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As many accomplishments as Priscilla Bassett achieved in the first two-thirds of her life — and there were many — among the most challenging were those in in a totally new role in the final third, says Mary Rohrer, who will deliver the eulogy at Bassett’s funeral Monday.

Jean Bassett


Few people even knew that Jean (Gitz) Bassett’s given name was Priscilla after she was born in Freeport, Ill., in April 1924 until her self-written obituary appeared in the Tribune Friday. She disliked Priscilla so much that she went by her middle name throughout her life, said Rohrer, a beloved daughter-in-law of sorts to Bassett.

Bassett, who died Aug. 6 at the age of 94, was single when she moved to La Crosse in 1957 as co-owner and operator of WLCX-AM and WLXR-FM with Joe and Evelyn Rohrer, and she adopted the Rohrers as “my own special family.”

Indeed, Joe treated her as a sister, as if she were born to be the target of his teasing — such as the time he persuaded her neighbor to surreptitiously remove her bathroom door before she hosted a party. A woman who wanted to use the bathroom came to Bassett and asked why it didn’t have a door.

About that time, Bassett’s neighbor called, as Joe had pre-arranged in his intricate conspiracy, and offered to sell her the door and install it — at an outrageous price. When Bassett balked, and with Joe coaching the neighbor to hold firm, the neighbor asked what was more important: holding onto her money or having the modern convenience of a bathroom door?

The incident is but one of many examples in what Joe proved to be “Jean’s biggest challenge in the world, because he was such a prankster,” Rohrer said, laughing.

That is one of the anecdotes that Rohrer will tell about Bassett during her eulogy at 10:30 a.m. today at First Presbyterian Church at 233 West Ave. S. The familial relationship was passed down to Rohrer’s children — M.J., Rebecca and Joe — who consider her their great-grandmother.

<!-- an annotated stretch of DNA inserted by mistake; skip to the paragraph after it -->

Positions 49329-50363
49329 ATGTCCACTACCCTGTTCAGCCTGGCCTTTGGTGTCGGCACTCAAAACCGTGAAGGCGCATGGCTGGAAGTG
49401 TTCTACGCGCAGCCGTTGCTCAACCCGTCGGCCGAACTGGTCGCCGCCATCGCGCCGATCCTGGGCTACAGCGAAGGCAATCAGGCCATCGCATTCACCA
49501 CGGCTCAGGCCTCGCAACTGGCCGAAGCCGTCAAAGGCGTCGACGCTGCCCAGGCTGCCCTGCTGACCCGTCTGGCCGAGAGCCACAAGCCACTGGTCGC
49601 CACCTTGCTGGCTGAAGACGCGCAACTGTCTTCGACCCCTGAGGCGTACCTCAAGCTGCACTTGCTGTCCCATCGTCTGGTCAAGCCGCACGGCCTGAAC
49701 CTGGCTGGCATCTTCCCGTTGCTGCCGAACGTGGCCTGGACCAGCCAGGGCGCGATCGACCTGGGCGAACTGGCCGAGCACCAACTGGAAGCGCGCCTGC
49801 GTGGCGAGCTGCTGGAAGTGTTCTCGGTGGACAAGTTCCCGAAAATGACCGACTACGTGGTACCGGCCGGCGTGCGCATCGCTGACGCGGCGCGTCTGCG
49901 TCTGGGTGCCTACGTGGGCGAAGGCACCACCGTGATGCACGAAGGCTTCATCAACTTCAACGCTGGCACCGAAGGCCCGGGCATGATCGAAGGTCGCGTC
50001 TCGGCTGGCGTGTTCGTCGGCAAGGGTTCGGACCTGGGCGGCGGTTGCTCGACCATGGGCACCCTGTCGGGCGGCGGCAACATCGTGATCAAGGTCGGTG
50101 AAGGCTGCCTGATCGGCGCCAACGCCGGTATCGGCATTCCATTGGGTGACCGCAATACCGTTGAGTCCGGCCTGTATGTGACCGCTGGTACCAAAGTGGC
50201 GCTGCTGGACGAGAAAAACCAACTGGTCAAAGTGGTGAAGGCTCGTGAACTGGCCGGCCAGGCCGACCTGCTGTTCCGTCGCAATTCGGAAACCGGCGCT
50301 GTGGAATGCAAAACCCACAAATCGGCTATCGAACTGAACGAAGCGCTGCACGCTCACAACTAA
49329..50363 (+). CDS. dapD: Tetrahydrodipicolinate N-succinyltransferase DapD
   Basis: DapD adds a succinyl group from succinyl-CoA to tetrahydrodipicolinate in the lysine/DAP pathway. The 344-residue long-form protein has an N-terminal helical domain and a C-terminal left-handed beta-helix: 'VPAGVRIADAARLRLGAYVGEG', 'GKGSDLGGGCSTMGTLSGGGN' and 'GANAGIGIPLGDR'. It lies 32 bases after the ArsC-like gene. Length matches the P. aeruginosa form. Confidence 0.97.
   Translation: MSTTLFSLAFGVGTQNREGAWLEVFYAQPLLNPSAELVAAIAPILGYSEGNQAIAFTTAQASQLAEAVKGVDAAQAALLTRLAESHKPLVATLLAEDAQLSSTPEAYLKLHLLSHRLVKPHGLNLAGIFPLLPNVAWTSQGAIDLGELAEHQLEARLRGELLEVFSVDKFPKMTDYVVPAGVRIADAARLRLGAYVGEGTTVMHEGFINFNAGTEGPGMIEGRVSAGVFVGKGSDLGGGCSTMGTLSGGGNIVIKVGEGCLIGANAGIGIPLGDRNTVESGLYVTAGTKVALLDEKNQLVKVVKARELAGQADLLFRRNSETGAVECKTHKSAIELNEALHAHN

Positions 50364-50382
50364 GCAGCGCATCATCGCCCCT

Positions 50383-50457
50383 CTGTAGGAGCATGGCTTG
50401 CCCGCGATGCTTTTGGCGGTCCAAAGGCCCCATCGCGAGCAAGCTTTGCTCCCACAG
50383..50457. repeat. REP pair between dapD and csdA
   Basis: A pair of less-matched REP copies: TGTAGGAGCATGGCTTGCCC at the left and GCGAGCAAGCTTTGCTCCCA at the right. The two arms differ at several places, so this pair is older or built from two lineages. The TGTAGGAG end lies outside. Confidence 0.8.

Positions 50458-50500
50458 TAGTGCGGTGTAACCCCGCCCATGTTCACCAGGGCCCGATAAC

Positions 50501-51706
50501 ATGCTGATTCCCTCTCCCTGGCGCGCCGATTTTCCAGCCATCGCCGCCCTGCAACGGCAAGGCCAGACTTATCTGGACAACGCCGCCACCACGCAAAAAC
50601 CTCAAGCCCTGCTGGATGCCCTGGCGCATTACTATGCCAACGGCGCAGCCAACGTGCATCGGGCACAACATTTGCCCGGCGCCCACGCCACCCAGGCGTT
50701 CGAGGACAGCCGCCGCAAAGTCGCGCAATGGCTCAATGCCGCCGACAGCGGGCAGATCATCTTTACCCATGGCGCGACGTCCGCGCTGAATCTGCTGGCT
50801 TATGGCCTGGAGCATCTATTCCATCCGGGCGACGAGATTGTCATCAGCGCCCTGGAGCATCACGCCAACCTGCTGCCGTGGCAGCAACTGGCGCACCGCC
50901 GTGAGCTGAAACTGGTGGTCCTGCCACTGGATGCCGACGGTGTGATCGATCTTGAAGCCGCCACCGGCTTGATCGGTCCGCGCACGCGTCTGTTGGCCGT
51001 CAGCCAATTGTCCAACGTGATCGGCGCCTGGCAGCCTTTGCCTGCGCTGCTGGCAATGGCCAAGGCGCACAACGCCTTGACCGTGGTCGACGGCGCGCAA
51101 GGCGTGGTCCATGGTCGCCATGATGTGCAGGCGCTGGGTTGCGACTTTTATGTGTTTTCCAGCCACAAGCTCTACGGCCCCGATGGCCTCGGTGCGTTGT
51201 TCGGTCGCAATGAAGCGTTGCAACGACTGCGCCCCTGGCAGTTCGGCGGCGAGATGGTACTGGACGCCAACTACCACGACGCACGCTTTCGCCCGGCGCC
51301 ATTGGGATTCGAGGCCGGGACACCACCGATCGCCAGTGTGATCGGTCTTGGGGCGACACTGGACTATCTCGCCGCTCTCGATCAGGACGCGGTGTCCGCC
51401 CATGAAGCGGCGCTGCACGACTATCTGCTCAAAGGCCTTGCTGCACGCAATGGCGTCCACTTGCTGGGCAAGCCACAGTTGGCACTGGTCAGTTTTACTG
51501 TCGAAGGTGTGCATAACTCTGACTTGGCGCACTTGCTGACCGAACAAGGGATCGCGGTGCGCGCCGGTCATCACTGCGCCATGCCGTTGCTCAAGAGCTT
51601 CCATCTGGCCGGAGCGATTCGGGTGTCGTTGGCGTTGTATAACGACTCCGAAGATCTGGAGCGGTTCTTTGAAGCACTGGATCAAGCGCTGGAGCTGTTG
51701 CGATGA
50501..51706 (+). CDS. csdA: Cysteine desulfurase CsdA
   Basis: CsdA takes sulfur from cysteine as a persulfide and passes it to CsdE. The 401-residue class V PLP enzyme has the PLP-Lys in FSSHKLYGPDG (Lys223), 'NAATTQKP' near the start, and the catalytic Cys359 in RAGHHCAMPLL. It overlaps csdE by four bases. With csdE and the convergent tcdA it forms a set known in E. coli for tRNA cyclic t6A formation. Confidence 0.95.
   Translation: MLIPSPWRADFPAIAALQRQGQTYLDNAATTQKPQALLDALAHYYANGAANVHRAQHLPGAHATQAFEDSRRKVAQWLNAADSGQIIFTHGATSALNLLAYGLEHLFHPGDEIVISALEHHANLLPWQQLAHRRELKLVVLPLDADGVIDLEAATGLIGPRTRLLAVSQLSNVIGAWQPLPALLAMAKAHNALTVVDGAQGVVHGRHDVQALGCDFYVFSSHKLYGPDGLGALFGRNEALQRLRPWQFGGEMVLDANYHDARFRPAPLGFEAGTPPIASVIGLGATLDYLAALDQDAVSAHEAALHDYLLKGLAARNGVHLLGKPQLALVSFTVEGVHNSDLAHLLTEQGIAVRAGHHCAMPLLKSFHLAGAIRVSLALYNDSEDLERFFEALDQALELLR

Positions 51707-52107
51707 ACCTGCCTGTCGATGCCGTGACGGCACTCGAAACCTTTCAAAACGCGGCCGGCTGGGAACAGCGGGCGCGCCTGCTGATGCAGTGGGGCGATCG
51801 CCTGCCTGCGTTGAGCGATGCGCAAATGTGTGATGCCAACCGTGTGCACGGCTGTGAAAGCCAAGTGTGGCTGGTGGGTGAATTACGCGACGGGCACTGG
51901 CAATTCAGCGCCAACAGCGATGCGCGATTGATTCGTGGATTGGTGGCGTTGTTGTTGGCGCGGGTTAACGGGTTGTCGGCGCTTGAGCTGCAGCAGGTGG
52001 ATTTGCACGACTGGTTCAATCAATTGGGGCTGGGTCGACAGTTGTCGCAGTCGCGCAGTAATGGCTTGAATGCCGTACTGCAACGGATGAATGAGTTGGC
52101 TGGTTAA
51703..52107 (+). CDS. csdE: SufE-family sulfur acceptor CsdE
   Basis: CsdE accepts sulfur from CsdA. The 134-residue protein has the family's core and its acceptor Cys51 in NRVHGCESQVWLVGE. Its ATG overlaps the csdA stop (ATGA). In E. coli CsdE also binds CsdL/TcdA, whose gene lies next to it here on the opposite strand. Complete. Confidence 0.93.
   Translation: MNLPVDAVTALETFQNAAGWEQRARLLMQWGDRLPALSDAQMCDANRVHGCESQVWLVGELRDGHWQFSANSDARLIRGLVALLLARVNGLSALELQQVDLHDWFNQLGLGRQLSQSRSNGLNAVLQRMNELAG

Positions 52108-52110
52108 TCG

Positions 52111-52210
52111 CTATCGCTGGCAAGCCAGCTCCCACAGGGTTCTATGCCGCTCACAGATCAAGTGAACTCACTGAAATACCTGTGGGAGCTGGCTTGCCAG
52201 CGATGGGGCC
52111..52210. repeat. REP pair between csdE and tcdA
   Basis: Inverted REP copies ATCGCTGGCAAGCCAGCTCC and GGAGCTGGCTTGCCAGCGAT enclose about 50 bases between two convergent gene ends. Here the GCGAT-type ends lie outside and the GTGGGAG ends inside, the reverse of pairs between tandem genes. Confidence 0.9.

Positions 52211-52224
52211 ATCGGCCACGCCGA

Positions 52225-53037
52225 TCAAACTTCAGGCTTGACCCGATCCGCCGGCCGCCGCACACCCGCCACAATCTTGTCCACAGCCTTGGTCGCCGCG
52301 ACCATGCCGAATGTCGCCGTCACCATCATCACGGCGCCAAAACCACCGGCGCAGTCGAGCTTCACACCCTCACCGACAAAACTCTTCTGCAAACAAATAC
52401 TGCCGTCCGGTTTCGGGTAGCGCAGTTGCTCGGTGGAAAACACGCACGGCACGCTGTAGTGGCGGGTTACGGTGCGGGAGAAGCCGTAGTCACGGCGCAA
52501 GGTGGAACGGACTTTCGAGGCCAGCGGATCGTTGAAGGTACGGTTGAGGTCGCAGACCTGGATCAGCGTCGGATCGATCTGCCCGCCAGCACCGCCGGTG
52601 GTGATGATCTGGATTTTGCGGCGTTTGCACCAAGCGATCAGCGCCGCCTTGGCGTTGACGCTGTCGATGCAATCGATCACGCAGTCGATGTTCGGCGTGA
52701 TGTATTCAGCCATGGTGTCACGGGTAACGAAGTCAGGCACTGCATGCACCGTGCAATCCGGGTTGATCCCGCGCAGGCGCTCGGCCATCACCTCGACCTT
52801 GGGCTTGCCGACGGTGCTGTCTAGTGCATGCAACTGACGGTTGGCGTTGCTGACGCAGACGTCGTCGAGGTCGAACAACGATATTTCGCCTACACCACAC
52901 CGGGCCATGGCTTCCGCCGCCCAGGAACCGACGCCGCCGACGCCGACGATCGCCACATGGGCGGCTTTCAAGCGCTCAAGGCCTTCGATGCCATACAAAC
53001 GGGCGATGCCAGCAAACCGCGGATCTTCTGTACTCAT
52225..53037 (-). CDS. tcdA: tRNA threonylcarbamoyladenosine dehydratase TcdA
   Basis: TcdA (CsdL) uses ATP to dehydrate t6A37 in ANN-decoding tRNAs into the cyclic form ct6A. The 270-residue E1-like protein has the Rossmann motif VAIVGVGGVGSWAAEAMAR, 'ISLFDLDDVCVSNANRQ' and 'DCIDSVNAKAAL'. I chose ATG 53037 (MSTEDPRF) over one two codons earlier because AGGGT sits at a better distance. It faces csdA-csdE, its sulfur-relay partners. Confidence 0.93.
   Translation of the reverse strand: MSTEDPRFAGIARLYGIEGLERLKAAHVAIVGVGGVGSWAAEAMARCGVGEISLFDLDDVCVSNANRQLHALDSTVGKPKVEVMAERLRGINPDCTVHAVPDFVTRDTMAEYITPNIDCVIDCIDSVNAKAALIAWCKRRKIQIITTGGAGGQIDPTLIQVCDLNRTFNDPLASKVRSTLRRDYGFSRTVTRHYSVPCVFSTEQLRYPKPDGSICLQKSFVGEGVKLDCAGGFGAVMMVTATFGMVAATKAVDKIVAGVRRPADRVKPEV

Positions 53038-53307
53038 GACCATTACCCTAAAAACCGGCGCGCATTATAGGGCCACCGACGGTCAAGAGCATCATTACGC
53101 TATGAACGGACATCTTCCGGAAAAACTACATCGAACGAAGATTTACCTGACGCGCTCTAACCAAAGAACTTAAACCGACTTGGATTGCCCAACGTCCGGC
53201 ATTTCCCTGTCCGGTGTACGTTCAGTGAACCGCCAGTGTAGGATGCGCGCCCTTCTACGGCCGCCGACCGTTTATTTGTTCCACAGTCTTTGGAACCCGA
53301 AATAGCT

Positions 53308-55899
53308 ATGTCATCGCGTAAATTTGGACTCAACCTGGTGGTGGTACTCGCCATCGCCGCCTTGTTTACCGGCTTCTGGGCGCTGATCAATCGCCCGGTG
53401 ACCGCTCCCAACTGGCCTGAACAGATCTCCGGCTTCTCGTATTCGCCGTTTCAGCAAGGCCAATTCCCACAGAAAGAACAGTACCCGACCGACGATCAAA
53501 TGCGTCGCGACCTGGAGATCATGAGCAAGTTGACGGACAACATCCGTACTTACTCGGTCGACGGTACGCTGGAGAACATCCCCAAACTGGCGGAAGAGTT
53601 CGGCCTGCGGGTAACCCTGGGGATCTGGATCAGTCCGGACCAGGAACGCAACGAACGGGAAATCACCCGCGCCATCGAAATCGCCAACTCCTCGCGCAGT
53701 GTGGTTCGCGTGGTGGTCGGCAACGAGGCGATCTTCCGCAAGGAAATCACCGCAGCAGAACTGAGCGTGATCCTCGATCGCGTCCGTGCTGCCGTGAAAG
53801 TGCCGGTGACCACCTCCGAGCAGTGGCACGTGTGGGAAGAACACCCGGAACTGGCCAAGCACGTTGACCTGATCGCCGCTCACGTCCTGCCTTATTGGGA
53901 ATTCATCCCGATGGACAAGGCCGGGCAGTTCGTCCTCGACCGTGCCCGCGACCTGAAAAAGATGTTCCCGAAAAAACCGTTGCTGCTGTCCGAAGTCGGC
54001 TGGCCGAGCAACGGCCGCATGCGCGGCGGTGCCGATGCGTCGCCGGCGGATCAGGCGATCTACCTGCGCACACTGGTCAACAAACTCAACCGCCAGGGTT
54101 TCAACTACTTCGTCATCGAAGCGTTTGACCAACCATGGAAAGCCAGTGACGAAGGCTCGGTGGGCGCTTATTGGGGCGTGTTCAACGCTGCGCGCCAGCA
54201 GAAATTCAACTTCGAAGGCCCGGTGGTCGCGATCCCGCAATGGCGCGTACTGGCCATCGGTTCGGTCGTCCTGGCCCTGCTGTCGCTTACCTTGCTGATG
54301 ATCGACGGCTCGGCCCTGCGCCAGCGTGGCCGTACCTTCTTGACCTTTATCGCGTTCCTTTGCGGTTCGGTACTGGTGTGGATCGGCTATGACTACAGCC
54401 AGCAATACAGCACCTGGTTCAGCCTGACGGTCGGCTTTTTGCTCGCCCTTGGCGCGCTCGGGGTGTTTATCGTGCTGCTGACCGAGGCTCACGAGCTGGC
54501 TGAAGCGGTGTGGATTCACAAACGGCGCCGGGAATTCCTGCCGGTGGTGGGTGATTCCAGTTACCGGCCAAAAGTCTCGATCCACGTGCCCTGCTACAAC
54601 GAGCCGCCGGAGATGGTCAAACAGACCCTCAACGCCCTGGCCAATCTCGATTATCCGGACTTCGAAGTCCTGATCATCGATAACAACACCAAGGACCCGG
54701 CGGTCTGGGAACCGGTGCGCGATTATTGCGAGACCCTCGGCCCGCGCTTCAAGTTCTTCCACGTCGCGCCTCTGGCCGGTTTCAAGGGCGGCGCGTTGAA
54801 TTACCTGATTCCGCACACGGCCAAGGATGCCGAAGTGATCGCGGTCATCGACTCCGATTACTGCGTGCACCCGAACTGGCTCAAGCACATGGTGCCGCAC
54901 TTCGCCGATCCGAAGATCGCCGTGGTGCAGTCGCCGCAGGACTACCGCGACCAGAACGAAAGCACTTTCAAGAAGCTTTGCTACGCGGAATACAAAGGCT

Rohrer is taking a light touch with Bassett’s eulogy, saying that is what Bassett wanted, adding, “She was a lot of fun, but most people don’t know that because she was all business.”

There is no need to chronicle her business accomplishments and community service accolades, as so many people know about them — her terms on perhaps as many boards and commissions as anybody in La Crosse; her volunteering for a broad range of causes, including the Franciscan Mayo Foundation and the La Crosse Jail Ministry, as well as honors such as receiving Bethany St. Joseph Corp.’s Iverson Freking Ecumenical, Viterbo University’s Pope John XXIII Award and the University of Wisconsin-La Crosse’s Chancellor’s Award, and being named Jaycee Boss of the Year, among others.

As Oktoberfest’s Maple Leaf Parade Marshal in 1976 and Mrs. Oktoberfest in 1989, Bassett declared that those roles thrust her into another family — that of Oktoberfest royalty.

Bassett, who was married to Royal Bassett in La Crosse from 1984 until his death in 1995, was especially close to her father, Edward, who encouraged her pursuit of fine arts. After graduating from Carleton University with a music/piano major and a two-year stint on the staff of the American Society of Composers, Authors and Publishers in New York City, Bassett’s career switched to radio in Denver and Colorado Springs, a trajectory in which she became one of the first female radio station owners/managers in the country there before coming to La Crosse to partner with Joe Rohrer.

Bassett established a stellar reputation in Wisconsin broadcasting — so much so that she became the first female member of the Wisconsin Broadcasters Association and was inducted into the Wisconsin Broadcasters Hall of Fame in 1998.